MUSEUM OF CHILDHOOD CAMPAIGN
ADVERTISING CATEGORY WINNER
Lesley is a self-taught illustrator who studied English Literature at degree level. Her illustration is graphic, colourful and engaging featuring narratives, characters and mythological creatures. Her work has been shown at film festivals worldwide and clients have included The BBC, Channel 4, OKIDO magazine, V&A, Wrap magazine and many more.
Lesley is based in Glasgow and you can see more of her work at lesleybarnes.co.uk
Commissioned by AMV BBDO, the poster artwork was used to advertise the V&A Museum of Childhood across London. The posters were part of a wider campaign, and illustrators were asked to reflect the creative vitality of childhood.
The judges loved Lesley’s fun, intriguing and playful posters as they are a strong example of illustration collaborating successfully with design and art direction, which is key to successful advertising. The imagery communicates much more than just a message, it evokes an emotional reaction about the experience of going to the museum.
The following is an excerpt from an interview with Lesley featured in the awards issue of Varoom magazine.
BRIEF: Interpret the statement “the greatest art gallery in the world is a child's imagination” in a “positive” and joyful way. The posters had to be playful, friendly and evocative of childhood without being obviously childish.
MATERIALS: I started with cut-out paper shapes and then worked up the finished poster digitally.
RESEARCH: I looked back at what I used to used to create ‘art’ with as a kid. I remember loving those sticky, gummy shapes which I used extensively in my pre-school collage career. I also have vivid memories of a duffle bag full of wooden blocks. Both of these recollections inspired and informed how I approached my final design.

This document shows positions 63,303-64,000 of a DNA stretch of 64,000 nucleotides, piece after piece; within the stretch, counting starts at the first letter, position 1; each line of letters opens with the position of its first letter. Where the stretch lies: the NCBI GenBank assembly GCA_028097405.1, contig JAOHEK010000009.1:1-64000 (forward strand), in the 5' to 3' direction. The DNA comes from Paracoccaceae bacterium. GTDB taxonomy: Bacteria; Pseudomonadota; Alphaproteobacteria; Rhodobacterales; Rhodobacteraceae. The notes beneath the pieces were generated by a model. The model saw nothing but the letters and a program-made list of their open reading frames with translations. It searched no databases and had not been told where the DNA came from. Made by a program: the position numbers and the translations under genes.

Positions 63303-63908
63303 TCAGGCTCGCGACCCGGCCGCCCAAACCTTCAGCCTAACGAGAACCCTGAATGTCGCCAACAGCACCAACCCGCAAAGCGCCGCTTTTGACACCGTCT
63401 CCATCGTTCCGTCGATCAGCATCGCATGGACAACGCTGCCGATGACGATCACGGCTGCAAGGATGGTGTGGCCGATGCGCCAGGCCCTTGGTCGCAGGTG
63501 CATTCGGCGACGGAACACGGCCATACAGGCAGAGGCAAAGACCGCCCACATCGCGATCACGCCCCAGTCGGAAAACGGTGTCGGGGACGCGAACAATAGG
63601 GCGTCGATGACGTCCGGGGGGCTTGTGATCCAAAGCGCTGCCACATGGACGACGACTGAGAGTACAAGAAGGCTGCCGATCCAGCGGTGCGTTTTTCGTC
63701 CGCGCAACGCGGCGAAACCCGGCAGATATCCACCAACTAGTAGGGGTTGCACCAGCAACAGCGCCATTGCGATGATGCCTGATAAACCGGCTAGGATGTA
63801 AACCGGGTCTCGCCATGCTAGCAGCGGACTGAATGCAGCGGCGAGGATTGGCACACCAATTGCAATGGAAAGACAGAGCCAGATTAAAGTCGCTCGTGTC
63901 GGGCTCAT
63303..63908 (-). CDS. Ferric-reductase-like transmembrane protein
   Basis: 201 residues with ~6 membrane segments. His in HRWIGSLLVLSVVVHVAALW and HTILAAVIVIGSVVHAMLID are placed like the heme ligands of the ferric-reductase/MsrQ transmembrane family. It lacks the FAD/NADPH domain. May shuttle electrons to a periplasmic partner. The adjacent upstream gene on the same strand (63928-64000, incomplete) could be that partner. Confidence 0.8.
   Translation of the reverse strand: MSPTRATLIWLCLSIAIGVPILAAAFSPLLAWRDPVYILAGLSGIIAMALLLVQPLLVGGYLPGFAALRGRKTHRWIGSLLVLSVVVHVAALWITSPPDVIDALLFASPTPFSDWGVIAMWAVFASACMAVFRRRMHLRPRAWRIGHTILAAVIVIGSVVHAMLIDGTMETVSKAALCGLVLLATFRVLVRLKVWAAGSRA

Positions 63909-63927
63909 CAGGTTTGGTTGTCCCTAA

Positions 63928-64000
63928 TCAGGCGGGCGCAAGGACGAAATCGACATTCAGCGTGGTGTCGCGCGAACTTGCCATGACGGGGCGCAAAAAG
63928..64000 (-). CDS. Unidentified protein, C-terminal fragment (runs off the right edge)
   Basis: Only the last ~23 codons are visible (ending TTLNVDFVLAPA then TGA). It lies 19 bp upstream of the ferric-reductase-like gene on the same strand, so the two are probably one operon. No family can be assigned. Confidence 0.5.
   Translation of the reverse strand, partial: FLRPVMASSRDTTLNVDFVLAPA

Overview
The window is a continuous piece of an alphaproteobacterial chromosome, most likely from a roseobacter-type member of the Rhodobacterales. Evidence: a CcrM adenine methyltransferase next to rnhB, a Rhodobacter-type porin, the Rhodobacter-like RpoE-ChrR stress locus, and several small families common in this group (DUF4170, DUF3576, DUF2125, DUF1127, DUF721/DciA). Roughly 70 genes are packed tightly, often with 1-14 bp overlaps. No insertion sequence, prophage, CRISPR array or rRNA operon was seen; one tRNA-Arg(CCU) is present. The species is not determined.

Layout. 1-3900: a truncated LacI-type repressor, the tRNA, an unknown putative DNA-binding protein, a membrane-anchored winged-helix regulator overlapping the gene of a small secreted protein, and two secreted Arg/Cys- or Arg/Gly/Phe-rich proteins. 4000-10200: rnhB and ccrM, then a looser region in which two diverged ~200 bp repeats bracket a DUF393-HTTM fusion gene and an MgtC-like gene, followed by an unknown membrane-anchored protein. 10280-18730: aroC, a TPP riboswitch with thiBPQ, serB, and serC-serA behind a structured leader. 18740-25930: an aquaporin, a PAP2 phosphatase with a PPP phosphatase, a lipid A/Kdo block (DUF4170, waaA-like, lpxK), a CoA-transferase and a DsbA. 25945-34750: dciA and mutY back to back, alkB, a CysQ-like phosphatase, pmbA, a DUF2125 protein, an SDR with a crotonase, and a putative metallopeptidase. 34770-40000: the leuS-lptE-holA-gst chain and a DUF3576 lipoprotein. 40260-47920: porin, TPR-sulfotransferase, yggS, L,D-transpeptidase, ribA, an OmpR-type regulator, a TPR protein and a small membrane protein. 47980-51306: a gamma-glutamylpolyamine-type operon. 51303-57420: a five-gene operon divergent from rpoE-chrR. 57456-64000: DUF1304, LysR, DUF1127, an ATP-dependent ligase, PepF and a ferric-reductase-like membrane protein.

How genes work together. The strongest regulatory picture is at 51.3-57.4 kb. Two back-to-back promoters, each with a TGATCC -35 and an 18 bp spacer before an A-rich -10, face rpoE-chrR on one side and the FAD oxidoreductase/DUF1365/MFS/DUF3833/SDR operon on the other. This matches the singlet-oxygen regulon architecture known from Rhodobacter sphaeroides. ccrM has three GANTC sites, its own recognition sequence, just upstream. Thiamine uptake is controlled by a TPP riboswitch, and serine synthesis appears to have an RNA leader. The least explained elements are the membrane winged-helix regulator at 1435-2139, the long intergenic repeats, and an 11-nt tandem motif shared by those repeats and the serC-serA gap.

PROCESS: I played with paper shapes to get the composition of the ‘building blocks’ in the poster right. I think this was actually quite an important process to go through as it was basically me just playing about, until something felt ‘right’. It was this element of ‘play’ that I was trying to capture in the final illustration. I then worked up the poster on my computer (it felt easier to do this digitally as the dimensions were so big!)
RESISTANCES: One of the main difficulties for me was making sure that the type and the statement all worked as one with the illustration and design. It was actually quite hard to balance the two, but I think now the illustration and words are both elevated and create something more than just the sum of their parts.
INSIGHT: When I was making the poster, I wanted to appeal to adults as well as children, so I tried to find a way of creating a sense of nostalgia without alienating the young. Building blocks seemed perfect as they are something that everyone can relate to. One of the insights this gave me was that something simple like a ‘building block’ can be the most creative thing, more so than any fancy toy or ipad, and there is something wonderful about that.
DISTRATIONS: Numerous. The brief gave me the excuse to basically revert back to childhood.
NUMBERS: 3 orange circles, 1 cut finger.
AFTERWORDS: it makes me smile.